- Tesla is refunding some Model S and Model X owners and expanding its warranty to cover a memory device failure that led to touchscreen blackouts, among other issues.
- The warranty expansion and refunds may help Tesla avoid a more costly mandatory recall and stop a proposed class action lawsuit from moving forward in California.
- The Model S and Model X vehicles potentially affected were made from late 2012 to early 2018, according to company correspondence sent to customers and shared with CNBC.
Tesla on Monday notified owners of older Model S and Model X electric vehicles that the company will refund them for repairs if they previously had to pay out-of-pocket to fix a problem in their main computers.
The problem manifested as a blank touchscreen or other glitches in the system and was related to memory device failures in the computer that stores data from the vehicle.
In customer emails obtained by CNBC, Tesla said it will repair the Model S and Model X cars for owners who are currently experiencing those issues, under an expanded warranty with some conditions.
The warranty expansion and offer to refund some owners may help Tesla avoid a mandatory recall, and a settlement or drawn out court battles.
Tesla did not reply to a request for more information.
In a Tesla electric car, the main computer, also known as an "MCU," powers the touchscreen where drivers can view and control their entertainment, navigation, air conditioning and other vehicle features. The main computer contains a number of processors, memory devices, GPS and other technical components.
The memory devices in some Tesla MCUs have a limited "write cycle," which means they won't work well, or at all, after they hit a certain number of program or erase cycles.
For years, Tesla owners occasionally complained in online forums of blackouts befalling their main computers, sometimes in the midst of a drive, which rendered their cars basically useless. It is not safe, for example, to operate a Tesla if the driver is unable to defrost and run the heat in icy weather. Spontaneous main computer failures could also disable safety features like the backup cam, which is meant to help drivers spot pedestrians or obstacles before backing out of a spot.
Tesla will perform the repair on affected cars' computers under the expanded warranty only if the owner has not yet exceeded 100,000 miles or 8 years of ownership. Tesla will not replace the computer's memory device for owners who are approaching the end of a warranty period and who want to make a fix proactively.
In expanding its warranty and agreeing to refund some of the customers who paid for a new MCU or to repair their MCU's memory device out of pocket, Tesla may prevent a proposed class action lawsuit from advancing. The complaint on behalf of Tesla customers was filed on May 13, 2020 in California. It alleged that Tesla had violated state and federal laws concerning fair marketing and sales practices, consumer safety and vehicle warranties.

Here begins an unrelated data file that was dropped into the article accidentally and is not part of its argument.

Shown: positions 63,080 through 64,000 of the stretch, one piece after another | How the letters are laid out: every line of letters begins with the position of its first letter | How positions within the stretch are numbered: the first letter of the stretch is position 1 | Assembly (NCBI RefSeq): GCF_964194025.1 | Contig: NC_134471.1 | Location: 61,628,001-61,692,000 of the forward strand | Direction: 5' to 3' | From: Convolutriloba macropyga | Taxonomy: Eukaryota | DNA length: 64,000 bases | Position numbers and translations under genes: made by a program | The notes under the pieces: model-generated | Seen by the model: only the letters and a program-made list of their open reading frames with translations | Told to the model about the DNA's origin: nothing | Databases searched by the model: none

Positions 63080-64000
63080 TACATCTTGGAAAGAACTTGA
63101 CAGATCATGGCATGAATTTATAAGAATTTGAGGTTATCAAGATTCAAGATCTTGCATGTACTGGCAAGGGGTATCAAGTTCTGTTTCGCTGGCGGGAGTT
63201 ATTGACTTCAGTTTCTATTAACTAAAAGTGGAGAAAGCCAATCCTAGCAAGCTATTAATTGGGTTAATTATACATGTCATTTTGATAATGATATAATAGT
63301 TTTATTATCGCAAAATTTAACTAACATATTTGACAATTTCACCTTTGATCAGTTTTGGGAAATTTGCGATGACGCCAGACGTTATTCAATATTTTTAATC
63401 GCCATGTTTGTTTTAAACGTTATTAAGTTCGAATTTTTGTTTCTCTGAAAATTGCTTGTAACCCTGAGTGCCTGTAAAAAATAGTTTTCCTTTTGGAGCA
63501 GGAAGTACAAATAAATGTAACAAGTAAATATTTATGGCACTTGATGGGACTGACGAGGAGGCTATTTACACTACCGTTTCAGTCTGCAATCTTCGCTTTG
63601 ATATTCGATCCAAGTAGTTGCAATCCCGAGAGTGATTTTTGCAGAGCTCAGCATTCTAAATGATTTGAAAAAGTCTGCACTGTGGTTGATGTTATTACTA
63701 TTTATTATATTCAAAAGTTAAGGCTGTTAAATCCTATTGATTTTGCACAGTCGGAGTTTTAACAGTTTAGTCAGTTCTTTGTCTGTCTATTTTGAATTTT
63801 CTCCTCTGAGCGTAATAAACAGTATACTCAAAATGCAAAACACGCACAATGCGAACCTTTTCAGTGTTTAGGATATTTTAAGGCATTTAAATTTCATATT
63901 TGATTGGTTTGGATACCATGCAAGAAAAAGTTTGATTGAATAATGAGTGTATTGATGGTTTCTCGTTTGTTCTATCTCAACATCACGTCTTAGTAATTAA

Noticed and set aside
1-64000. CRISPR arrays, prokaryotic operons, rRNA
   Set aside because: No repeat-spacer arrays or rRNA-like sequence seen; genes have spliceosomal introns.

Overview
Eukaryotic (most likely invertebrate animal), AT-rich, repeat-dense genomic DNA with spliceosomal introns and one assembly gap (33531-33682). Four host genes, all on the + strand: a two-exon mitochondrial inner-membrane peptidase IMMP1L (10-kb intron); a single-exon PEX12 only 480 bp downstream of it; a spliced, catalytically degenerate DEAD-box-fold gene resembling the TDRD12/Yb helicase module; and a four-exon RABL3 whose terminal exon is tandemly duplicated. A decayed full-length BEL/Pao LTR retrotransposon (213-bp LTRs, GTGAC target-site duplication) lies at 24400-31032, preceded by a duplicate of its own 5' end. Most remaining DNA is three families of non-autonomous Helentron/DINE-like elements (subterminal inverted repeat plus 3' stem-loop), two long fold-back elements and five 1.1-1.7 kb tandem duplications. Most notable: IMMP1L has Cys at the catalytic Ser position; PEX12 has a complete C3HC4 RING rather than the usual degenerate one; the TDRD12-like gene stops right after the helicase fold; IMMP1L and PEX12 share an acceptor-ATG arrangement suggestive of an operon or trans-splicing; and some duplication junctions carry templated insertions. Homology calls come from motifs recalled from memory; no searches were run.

In June this year, as Reuters previously reported, the National Highway Traffic Safety Administration opened a probe into problems with the MCU in some of Tesla's older Model S and Model X vehicles. That probe covered vehicles made by Tesla from 2012 to 2015. The investigation was prompted by around a dozen consumer complaints submitted to the vehicle safety regulators.
Tesla has reportedly used at least some of the same technical components in 159,000 vehicles including Model S sedans built from 2012 to 2018, and Model X SUV's built from 2016 to March 2018.
In 2018, Tesla shifted away from its MCU-1 system, which used Nvidia Tegra 2 and Tegra 3 processors with 4GB or 8GB eMMC NAND flash memory devices made by SK Hynix. The system is known to have problems due to Tesla utilizing the memory device beyond their originally designed specification.
It later began to install a newer MCU-2 system in Model S and Model X vehicles, which included an Intel Atom processor with Micron 64Gb storage chips.
Tesla notified people who own or previously owned potentially effected vehicles by e-mail. Multiple customers shared the company's communication with CNBC.
Here's what Tesla wrote:
"Our records show that you own or previously owned a Tesla Model S/X that was built before March 2018. It may be eligible for Tesla's Warranty Adjustment Program covering malfunction of a memory chip (embedded MultiMediaCard). This malfunction may result in a blank or intermittently blank touchscreen but will not impact the ability to drive your car.
Tesla is providing eligible owners who experience a malfunction no-cost repairs to this part at any Tesla Service Center for 8 years/100k miles from initial delivery date. If you do not experience a malfunction, there's no need to take action.
If you have already paid for repairs that meet the conditions of the program, you may be eligible for reimbursement. Tesla will send reimbursement details and eligibility by February 2021.
To learn more about the program and its terms and conditions, please click the link below."